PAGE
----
RSCH 2501 Week 10 - Test Form B - Bakris & Dickholtz, 2007 Atlas Adjusting & Hypertension

RSCH 2501 Week 10 - Test Form B - Bakris & Dickholtz, 2007 Atlas Adjusting & Hypertension

Info iconThis preview shows pages 1–2. Sign up to view the full content.

View Full Document Right Arrow Icon

Info iconThis preview has intentionally blurred sections. Sign up to view the full version.

View Full DocumentRight Arrow Icon
This is the end of the preview. Sign up to access the rest of the document.

Unformatted text preview: ORIGINAL ARTICLE Atlas vertebra realignment and achievement of arterial pressure goal in hypertensive patients: a pilot study G Bakris 1 , M Dickholtz Sr 2 , PM Meyer 1 , G Kravitz 1 , E Avery 1 , M Miller 3 , J Brown 3 , C Woodfield 4 and B Bell 3 1 Department of Preventive Medicine, Rush University Hypertension Center, Chicago, IL, USA; 2 Chiropractic Health Center, Chicago, IL, USA; 3 Barrington Family Medical Clinic, Barrington, IL, USA and 4 Atlas Research Foundation, Barrington, IL, USA Anatomical abnormalities of the cervical spine at the level of the Atlas vertebra are associated with relative ischaemia of the brainstem circulation and increased blood pressure (BP). Manual correction of this mal- alignment has been associated with reduced arterial pressure. This pilot study tests the hypothesis that correcting mal-alignment of the Atlas vertebra reduces and maintains a lower BP. Using a double blind, placebo- controlled design at a single center, 50 drug na ı¨ ve ( n ¼ 26) or washed out ( n ¼ 24) patients with Stage 1 hypertension were randomized to receive a National Upper Cervical Chiropractic (NUCCA) procedure or a sham procedure. Patients received no antihypertensive meds during the 8-week study duration. The primary end point was changed in systolic and diastolic BP compar- ing baseline and week 8, with a 90% power to detect an 8/5mm Hg difference at week 8 over the placebo group. The study cohort had a mean age 52.7 7 9.6 years, consisted of 70% males. At week 8, there were differences in systolic BP ( ÿ 17 7 9mm Hg, NUCCA versus ÿ 3 7 11mm Hg, placebo; P o 0.0001) and diastolic BP ( ÿ 10 7 11mm Hg, NUCCA versus ÿ 2 7 7mm Hg; P ¼ 0.002). Lateral displacement of Atlas vertebra (1.0, baseline versus 0.04 1 week 8, NUCCA versus 0.6, baseline versus 0.5 1 , placebo; P ¼ 0.002). Heart rate was not reduced in the NUCCA group ( ÿ 0.3 beats per minute, NUCCA, versus 0.5 beats per minute, placebo). No adverse effects were recorded. We conclude that restoration of Atlas alignment is associated with marked and sustained reductions in BP similar to the use of two-drug combination therapy. Journal of Human Hypertension advance online publication, 2 March 2007; doi:10.1038/sj.jhh.1002133 Keywords: atlas; vertebra; antihypertensive therapy Introduction It is well known that achievement of blood pressure (BP) goals in more than 70% of hypertensive individuals requires two or more antihypertensive agents. 1 Based on the most recent NHANES 1999– 2000 data, BP control in the US has not improved significantly. 2 Moreover, many people have searched for alternative methods for lowering arterial pressure. Since the early 1940s, a small cadre of chiropractic spets have foregone typical ‘full-spine manip- ulations’, limiting their practice to precise, delicate manual alignment of a single vertebra, C-1 or Atlas; these practitioners make up the National Upper- Cervical Chiropractic Association (NUCCA). Unlike other vertebrae, which interlock one to the next, the...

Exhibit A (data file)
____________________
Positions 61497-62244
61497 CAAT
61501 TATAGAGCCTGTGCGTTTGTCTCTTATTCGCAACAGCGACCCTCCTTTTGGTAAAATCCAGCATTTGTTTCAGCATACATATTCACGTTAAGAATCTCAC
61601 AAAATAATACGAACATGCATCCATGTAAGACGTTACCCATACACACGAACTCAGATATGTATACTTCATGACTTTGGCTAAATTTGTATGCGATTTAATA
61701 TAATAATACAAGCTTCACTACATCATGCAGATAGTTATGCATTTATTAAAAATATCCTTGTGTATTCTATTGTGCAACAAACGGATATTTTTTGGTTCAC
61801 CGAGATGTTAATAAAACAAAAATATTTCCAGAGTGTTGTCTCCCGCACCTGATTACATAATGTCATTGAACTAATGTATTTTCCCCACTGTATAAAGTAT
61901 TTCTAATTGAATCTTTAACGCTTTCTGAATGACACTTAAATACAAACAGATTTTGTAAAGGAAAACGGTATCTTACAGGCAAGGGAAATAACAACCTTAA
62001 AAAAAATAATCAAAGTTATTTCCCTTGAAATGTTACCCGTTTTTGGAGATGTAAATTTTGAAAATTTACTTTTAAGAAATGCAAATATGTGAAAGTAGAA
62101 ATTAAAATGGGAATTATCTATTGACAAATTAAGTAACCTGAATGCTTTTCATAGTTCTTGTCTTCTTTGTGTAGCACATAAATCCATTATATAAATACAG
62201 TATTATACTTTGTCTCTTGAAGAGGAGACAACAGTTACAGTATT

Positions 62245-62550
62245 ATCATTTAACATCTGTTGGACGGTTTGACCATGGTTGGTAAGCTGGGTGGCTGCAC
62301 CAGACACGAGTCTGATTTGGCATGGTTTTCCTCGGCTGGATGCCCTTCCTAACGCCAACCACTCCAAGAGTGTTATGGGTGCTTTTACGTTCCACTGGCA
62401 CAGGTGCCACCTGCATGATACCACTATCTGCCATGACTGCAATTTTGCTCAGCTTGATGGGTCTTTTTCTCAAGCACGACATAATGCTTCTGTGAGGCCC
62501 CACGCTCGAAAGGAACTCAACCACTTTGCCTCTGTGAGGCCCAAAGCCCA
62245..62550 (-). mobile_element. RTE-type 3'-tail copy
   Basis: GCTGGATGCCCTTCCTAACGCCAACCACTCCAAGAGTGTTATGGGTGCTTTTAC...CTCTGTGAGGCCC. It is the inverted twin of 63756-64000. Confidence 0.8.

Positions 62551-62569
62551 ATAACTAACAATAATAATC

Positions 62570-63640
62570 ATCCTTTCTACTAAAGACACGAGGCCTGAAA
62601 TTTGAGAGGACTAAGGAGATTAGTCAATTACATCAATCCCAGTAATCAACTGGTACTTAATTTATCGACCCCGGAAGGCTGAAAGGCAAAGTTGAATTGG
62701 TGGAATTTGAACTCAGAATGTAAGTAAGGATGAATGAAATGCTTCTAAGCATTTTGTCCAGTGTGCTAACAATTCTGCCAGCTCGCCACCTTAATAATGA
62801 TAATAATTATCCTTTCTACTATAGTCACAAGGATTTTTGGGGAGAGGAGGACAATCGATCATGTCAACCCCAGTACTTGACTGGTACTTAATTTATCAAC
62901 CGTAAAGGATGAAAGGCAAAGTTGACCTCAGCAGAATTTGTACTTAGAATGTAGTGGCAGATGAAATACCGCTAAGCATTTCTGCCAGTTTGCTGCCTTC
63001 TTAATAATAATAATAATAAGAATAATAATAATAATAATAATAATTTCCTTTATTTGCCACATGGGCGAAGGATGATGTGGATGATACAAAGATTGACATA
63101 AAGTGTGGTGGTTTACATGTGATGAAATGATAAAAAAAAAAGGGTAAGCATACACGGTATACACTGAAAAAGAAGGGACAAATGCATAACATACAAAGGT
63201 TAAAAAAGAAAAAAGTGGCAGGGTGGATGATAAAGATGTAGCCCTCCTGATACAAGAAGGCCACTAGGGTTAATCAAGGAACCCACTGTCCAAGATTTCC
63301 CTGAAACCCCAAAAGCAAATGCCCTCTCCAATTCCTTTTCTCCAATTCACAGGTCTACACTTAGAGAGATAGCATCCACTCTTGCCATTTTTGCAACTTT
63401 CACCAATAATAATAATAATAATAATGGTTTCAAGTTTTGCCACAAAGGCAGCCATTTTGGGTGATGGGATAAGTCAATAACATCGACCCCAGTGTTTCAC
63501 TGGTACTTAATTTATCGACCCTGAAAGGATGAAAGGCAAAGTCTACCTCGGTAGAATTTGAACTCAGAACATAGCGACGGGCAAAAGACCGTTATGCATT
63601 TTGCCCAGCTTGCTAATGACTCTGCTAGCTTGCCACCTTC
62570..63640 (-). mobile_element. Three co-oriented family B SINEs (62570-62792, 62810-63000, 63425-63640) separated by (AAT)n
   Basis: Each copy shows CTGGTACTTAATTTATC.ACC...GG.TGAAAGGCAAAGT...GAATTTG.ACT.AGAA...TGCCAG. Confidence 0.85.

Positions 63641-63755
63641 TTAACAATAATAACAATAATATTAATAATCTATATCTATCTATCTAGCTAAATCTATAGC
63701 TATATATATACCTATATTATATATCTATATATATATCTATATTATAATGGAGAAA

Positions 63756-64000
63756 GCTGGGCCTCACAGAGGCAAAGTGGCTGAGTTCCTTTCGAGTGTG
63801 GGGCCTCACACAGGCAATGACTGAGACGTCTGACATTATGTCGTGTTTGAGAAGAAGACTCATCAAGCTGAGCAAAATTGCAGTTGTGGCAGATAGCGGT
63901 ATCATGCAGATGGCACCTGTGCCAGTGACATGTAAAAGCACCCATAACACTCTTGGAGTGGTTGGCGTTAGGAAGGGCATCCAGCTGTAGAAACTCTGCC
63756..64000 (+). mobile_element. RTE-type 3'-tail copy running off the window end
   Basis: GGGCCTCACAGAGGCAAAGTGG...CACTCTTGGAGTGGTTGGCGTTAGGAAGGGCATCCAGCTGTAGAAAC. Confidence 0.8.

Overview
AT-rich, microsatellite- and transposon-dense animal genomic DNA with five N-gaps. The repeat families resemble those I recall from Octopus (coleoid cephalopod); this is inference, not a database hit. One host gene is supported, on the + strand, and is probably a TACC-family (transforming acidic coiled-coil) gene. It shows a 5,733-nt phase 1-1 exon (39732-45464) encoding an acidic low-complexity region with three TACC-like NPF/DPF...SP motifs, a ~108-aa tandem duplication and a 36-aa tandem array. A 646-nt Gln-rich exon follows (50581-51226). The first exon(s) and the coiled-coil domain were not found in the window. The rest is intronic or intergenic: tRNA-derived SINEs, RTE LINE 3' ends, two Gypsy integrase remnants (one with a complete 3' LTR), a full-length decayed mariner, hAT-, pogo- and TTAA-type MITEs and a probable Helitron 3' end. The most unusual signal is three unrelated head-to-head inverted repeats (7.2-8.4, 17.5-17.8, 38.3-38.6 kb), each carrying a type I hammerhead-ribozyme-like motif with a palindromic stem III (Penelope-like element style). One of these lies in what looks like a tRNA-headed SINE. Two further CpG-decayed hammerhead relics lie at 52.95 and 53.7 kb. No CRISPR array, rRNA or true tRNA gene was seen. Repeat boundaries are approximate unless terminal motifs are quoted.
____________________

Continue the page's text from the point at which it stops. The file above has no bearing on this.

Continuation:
View Full Document

This note was uploaded on 11/22/2011 for the course RSCH 2501 taught by Professor Brents.russell during the Winter '11 term at Life Chiropractic College West.

Page1 / 6

RSCH 2501 Week 10 - Test Form B - Bakris & Dickholtz, 2007 Atlas Adjusting & Hypertension

This preview shows document pages 1 - 2. Sign up to view the full document.

View Full Document Right Arrow Icon
Ask a homework question - tutors are online